When Jesus arrived, he found that Lazarus had already been in the tomb for four days.  Now Bethany was near Jerusalem, only about two miles away.  And many of the Jews had come to Martha and Mary to comfort them about their brother.  When Martha heard that Jesus was coming, she went to meet him; but Mary sat at home.  Martha said to Jesus, "Lord, if you had been here, my brother would not have died.  But even now I know that whatever you ask of God, God will give you."  Jesus said to her, "Your brother will rise."  Martha said to him, "I know he will rise, in the resurrection on the last day."  Jesus told her, "I am the resurrection and the life; whoever believes in me, even if he dies, will live, and everyone who lives and believes in me will never die.  Do you believe this?"  She said to him, "Yes, Lord.  I have come to believe that you are the Christ, the Son of God, the one who is coming into the world."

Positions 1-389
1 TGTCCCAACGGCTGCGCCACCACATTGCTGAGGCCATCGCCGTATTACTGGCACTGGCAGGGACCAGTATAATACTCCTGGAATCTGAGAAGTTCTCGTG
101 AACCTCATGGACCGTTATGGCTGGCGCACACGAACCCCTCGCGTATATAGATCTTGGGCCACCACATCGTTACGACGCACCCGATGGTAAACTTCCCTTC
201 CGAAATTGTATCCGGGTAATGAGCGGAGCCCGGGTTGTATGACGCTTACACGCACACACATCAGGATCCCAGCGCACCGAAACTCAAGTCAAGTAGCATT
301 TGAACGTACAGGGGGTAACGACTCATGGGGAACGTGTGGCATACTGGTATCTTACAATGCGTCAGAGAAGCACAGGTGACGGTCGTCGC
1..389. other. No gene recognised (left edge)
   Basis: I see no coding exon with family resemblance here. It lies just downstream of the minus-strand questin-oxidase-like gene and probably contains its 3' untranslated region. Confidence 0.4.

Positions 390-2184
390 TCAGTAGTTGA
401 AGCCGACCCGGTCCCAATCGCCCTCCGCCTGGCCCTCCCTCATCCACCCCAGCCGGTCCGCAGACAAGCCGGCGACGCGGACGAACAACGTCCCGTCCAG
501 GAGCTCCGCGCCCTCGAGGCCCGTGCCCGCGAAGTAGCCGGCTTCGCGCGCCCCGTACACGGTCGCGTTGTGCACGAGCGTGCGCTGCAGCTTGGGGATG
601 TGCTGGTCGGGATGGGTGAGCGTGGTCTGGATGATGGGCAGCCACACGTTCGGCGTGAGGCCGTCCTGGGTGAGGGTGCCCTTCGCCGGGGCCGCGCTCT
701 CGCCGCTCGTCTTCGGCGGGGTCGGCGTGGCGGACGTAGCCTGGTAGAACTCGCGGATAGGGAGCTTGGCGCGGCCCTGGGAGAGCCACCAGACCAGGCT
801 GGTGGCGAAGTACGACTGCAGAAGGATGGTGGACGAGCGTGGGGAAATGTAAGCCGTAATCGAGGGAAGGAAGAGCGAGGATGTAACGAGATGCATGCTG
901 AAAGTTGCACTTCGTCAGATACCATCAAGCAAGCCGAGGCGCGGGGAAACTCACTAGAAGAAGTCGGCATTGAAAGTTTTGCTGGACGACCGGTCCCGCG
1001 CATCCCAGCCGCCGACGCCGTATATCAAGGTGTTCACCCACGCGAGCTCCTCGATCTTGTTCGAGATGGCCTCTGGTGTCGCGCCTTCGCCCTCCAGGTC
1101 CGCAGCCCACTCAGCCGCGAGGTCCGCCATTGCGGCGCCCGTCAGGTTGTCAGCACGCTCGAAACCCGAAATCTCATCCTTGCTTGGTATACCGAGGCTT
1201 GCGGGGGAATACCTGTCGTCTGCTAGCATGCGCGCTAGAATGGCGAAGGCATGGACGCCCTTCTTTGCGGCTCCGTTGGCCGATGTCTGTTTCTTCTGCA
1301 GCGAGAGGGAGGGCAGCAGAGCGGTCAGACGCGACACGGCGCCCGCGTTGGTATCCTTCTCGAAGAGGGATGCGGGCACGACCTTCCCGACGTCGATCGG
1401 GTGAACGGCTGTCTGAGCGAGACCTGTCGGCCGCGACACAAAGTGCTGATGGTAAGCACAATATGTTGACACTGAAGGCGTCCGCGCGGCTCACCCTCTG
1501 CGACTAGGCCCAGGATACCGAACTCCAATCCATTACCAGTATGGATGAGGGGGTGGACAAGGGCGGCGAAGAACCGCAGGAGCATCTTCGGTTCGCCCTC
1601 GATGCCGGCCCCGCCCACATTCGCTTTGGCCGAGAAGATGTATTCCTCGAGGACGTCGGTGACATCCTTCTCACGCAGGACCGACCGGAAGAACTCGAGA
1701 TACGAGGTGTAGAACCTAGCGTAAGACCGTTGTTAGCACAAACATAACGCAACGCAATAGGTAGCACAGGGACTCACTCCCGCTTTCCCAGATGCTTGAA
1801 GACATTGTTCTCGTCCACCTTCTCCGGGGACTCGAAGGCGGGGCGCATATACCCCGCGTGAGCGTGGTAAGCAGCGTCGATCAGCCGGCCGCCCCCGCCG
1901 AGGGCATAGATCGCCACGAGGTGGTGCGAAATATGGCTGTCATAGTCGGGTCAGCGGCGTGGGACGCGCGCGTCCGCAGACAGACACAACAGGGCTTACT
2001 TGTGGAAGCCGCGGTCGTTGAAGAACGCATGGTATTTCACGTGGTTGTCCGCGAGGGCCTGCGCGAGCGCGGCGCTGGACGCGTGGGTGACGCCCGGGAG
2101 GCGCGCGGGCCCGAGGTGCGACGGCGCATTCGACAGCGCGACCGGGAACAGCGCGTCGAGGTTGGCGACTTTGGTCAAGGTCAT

When she had said this, she went and called her sister Mary secretly, saying, "The teacher is here and is asking for you."  As soon as she heard this, she rose quickly and went to him.  For Jesus had not yet come into the village, but was still where Martha had met him.  So when the Jews who were with her in the house comforting her saw Mary get up quickly and go out, they followed her, presuming that she was going to the tomb to weep there.  When Mary came to where Jesus was and saw him, she fell at his feet and said to him, "Lord, if you had been here, my brother would not have died."  When Jesus saw her weeping and the Jews who had come with her weeping, he became perturbed and deeply troubled, and said, "Where have you laid him?"  They said to him, "Sir, come and see."  And Jesus wept.  So the Jews said, "See how he loved him."  But some of them said, "Could not the one who opened the eyes of the blind man have done something so that this man would not have died?"